Number9Dream is the international literary sensation from a writer with astonishing range and imaginative energy - an intoxicating ride through Tokyo's dark underworlds and the even more mysterious landscapes of our collective dreams. David Mitchell follows his eerily precocious, globe-striding first novel, Ghostwritten, with a work that is in its way even more ambitious.
In outward form, Number9Dream is a Dickensian coming-of-age journey: Young dreamer Eiji Miyake, from remote rural Japan, thrust out on his own by his sister's death and his mother's breakdown, comes to Tokyo in pursuit of the father who abandoned him. Stumbling around this strange, awesome city, he trips over and crosses - through a hidden destiny or just monstrously bad luck - a number of its secret power centers.
Suddenly, the riddle of his father's identity becomes just one of the increasingly urgent questions Eiji must answer. Why is the line between the world of his experiences and the world of his dreams so blurry? Why do so many horrible things keep happening to him? What is it about the number 9? To answer these questions, and ultimately to come to terms with his inheritance, Eiji must somehow acquire an insight into the workings of history and fate that would be rare in anyone, much less in a boy from out of town with a price on his head and less than the cost of a Beatles disc to his name.
©2001 David Mitchell (P)2012 W.F. Howes
I write for myself, for my own pleasure. And I want to be left alone to do it. - Salinger ^(;,;)^
Another Mitchell book I'm going to have to chew on for a bit to really bend my mental tongue around. At first, I was a little disappointed in it. This is my last Mitchell book left to read (I am now a Mitchell completist) and I was hoping for just a little more PoMo juice to squeeze out of his second novel. Three dreams into it and I was afraid Mitchell was aping Murakami (Norwegian Wood, A Wild Sheep Chase) and Joyce (Finnegans Wake) a bit too much in his persuit of a dreamy father-quest novel.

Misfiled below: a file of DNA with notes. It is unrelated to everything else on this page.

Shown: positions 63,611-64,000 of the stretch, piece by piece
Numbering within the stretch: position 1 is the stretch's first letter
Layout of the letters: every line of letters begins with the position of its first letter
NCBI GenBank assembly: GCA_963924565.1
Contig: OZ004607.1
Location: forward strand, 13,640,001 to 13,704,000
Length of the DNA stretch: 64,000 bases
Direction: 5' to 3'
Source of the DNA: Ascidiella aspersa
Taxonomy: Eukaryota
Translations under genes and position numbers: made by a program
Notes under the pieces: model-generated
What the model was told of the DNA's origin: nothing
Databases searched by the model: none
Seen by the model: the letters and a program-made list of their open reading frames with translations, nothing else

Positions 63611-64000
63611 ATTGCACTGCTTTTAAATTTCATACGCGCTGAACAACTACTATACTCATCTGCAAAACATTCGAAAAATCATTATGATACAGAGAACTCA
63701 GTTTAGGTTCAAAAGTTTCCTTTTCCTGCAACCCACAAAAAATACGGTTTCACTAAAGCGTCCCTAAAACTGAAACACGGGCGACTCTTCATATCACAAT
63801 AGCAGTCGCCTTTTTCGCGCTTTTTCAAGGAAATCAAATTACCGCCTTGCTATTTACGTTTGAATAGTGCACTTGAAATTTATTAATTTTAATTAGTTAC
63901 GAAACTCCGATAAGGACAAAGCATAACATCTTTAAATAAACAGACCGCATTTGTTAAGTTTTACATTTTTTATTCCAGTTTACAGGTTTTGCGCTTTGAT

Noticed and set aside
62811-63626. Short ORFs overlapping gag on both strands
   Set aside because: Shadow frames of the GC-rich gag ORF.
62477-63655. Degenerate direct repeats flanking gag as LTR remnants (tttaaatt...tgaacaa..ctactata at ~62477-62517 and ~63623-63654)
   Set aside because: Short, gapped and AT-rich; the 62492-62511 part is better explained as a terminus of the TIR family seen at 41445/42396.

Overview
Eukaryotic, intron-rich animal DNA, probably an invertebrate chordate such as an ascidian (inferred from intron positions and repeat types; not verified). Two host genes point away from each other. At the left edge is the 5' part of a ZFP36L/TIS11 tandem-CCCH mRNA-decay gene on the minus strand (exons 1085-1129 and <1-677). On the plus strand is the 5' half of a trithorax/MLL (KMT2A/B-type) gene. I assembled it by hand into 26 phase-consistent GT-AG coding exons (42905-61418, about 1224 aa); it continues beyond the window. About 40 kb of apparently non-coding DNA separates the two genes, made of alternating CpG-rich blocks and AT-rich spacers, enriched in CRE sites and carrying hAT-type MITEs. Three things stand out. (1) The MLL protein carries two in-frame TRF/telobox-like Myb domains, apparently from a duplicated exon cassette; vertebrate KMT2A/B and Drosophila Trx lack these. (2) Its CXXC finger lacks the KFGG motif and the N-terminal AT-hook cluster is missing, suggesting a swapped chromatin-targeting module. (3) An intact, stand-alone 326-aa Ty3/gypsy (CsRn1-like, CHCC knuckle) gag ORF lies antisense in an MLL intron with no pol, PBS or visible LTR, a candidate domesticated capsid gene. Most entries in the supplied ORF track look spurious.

By the end, however, Mitchell salvaged the novel. It still seemed a little too packaged, too sterile, too neat and measured. Don't get me wrong, I liked it and obviously (I've now read ALL of Mitchell) I like how Mitchell writes, but I'm not sure #9Dream is even close to being top shelf for me of Mitchell's novels.
It took me longer (than with previous David Mitchell books) to become truly engaged with Number9dream - there were parts I resisted liking. As the story unfolded though, I began to care about Eiji and his fate and it became another book to savour. I may come back to it again in the future - to see what I missed the first time. The reading was excellently performed. Shame he did not also record Black Swan Green....
Number9Dream starts abruptly and takes you on a fast paced trip through many different scenarios. I have found that you need to really stick with the author as his beginnings have at first confused me a bit. The thing is, the more I read, the more I become immersed in the story, the more I love his writing. I don't normally gush about an author, but David Mitchell is by far one of the best modern writers out there. His stories are so complex, layered and full of meaning. Do not pass up the chance to listen! Once you give Mr. Mitchell a chance you will become hooked!
Anglophile. Prefer only British fiction and mysteries. Good translations of Italian, too.
Absolutely. Why? Because the author is a genius. The prose is ripping and the descriptions evocative and real. I am there.
Only other books by David Mitchell. He s unique. I suppose Murikami comes to mind a bit.
I cannot name but one. There are, quite simply, too many and almost all. I suppose, overall, the way Tokyo is described is poignant. The scene in the 9 of Spades private club was memorable.